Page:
ready-made columns, after the turn of the century, news of a foreign nature
was given still less importance, until by 1929 it occupied less than 5
percent of the news space. At the same time magazine material (which in
the last half of the past century had filled 40 percent of the weekly)
was in its turn steadily displaced as libraries, periodicals, and metropolitan
dailies extended their circulations and supplied more and more successfully
the people's reading requirements. Despite these changes in the country
newspaper, many characteristics have remained surprisingly constant. All
of them still attempt urban daily make-up, and divide their space about
equally between advertising and news, a general practice since 1860.
From the land exploitation and violent political partisanship of pioneer
days, Minnesota papers turned to merchandising and other services to emerge
at last in their present form. However naive and quaint seem the news sheets
of the past when compared with the urban dailies today, it is necessary
to consider the wide influence and varied interests of the pioneer newsmen.
Among the State's early editors were Erik Norelius, father of Gustavus
Adolphus College; Isaac Atwater, judge of Minnesota's supreme court; and
Russell Conwell, who left his paper, after having been instrumental in
organizing the Minnesota Editors' Association, to found Temple University
in Philadelphia and later to help 3,000 young men through school.
Since 1900 the story has differed little from that in other States,
but the Northwest witnessed in that time one large-scale venture in journalism.
In 1918 A. C. Townley established the Northwest Service Bureau in the interests
of the Non-Partisan League, and for a time operated the 36 papers to which
it supplied machinery, personnel, and selected news. The central news bureau
gradually dissolved, however, and most of its papers were absorbed or discontinued.
Largest of these organs was the Minnesota Daily Star, founded in
1920, and, as the Minneapolis Star, taken over by a conservative
management in 1935.
In 1937 the newspapers in Minnesota numbered about 500, of which 8
were metropolitan dailies, 26 smaller dailies, the remainder weekly and
monthly sheets. Of the metropolitan papers, six are in the Twin Cities:
the Minneapolis Tribune, Star, and Journal and the St. Paul
Pioneer Press, Dispatch, and News. In Duluth the Herald
and the News-Tribune share the field. Of the five hundred, more
than 125 have passed the half-century mark, and 12 have celebrated their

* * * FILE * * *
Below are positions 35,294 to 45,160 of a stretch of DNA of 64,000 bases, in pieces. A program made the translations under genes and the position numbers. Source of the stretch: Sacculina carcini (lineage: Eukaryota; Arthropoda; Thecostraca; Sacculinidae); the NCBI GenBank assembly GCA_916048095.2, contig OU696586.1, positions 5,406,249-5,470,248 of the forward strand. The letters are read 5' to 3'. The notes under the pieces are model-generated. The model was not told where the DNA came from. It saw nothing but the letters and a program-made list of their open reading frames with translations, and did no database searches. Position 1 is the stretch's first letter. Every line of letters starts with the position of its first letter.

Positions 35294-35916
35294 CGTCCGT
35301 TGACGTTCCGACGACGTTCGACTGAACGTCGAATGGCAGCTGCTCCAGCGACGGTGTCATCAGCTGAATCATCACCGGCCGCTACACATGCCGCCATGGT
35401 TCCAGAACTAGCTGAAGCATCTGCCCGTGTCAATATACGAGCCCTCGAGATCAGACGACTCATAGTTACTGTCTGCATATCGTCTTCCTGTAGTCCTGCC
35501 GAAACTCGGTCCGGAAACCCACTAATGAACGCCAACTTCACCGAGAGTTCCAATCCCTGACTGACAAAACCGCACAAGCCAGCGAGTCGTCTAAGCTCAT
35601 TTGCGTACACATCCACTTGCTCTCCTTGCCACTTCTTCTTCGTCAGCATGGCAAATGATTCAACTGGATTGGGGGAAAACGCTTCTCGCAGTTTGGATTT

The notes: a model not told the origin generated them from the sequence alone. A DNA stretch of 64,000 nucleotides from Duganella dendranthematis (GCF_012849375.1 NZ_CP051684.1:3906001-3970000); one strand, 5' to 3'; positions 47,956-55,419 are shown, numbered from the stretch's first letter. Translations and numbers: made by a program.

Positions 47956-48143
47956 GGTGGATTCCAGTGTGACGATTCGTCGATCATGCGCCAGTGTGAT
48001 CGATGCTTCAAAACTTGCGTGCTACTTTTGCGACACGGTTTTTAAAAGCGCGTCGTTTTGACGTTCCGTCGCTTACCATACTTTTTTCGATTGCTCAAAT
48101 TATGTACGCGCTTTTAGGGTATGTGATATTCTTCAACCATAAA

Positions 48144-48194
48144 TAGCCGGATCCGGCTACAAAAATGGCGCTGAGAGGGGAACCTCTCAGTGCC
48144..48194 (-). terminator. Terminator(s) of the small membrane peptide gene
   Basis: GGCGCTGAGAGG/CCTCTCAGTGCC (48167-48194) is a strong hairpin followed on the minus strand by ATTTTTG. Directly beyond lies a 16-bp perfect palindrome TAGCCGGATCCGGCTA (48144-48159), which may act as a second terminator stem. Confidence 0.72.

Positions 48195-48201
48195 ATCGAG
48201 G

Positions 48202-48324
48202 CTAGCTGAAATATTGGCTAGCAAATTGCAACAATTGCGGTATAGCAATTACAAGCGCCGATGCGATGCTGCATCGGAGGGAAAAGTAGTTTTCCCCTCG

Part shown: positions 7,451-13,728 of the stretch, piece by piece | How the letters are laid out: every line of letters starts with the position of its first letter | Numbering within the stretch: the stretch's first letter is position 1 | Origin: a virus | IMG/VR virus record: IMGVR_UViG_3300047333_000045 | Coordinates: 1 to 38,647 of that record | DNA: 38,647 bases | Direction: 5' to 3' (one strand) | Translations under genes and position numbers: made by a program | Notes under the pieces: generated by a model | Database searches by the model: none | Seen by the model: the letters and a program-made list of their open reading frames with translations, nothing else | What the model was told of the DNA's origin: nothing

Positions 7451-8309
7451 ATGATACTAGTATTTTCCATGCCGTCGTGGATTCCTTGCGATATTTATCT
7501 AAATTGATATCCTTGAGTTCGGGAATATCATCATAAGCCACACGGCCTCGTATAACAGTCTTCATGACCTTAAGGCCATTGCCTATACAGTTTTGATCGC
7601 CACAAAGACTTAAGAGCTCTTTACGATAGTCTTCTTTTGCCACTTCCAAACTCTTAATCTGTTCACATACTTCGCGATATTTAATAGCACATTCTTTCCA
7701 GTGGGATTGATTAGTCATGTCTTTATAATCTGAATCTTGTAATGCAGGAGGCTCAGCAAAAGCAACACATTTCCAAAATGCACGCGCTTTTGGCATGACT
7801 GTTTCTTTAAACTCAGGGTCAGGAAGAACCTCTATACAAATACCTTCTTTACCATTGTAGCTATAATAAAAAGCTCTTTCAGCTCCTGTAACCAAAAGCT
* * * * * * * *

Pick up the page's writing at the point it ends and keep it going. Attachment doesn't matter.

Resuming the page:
diamond jubilee--a remarkable record in view of Minnesota's youth, and
of the fact that in the entire country only about 160 had passed the century
mark at the time of the study.
Most significant of all recent journalistic events occurred on July
1, 1931. The United States Supreme Court ruled that the Minnesota newspaper
suppression law was unconstitutional. The court held that libel laws gave
sufficient protection to persons attacked, and hence it was unnecessary
to suppress the publication in which the attack was printed.
In the last two decades radio has become an important supplement to
newspapers as a medium for disseminating information and entertainment.
In 1936 there were 15 broadcasting stations in the State, 13 commercial
(1 with television equipment) and 2 educational stations.
Although it is not the first radio station in the State, WCAL, St.
Olaf College, is the oldest still operating under its original call letters.
Established in Northfield in 1921, WCAL since its inception has broadcast
a variety of educational, religious, and musical programs. The other institutional
station is the University of Minnesota's WLB, which broadcasts courses
by professors and others in cultural subjects such as music appreciation
(in which it was a pioneer) and foreign languages, in addition to agricultural
programs by experts of the university's farm school.
In November 1922, two Minneapolis newspapers rushed on the air in a
furor of competition; the Tribune with station WAAL, the Journal
by arrangement with a local experimental station. The St. Paul Pioneer
Press entered the commercial field about the same time, but a surplus
of expenses over income impelled the three dailies to retire in favor of
the 500-watt Western Electric transmitter WLAG. The latter was succeeded
after two years by WCCO, present outlet for the Columbia Broadcasting System.
Among other early Twin City stations were WDGY, a small commercial unit,
and KSTP, member of the National Broadcasting Company's Red Network.
It is interesting to note that today, some 14 or 15 years after their
original venture, the newspapers are back on the air, the Tribune
and Pioneer Press with their own station WTCN (an outlet for NBC's
Blue Network), the Journal, in alliance with KSTP, and the Star
affiliated with WCCO.
Six of Minnesota's radio stations are now in the Twin Cities, leaving
nine distributed in Duluth, Virginia, Moorhead, Rochester, and other of
the larger towns.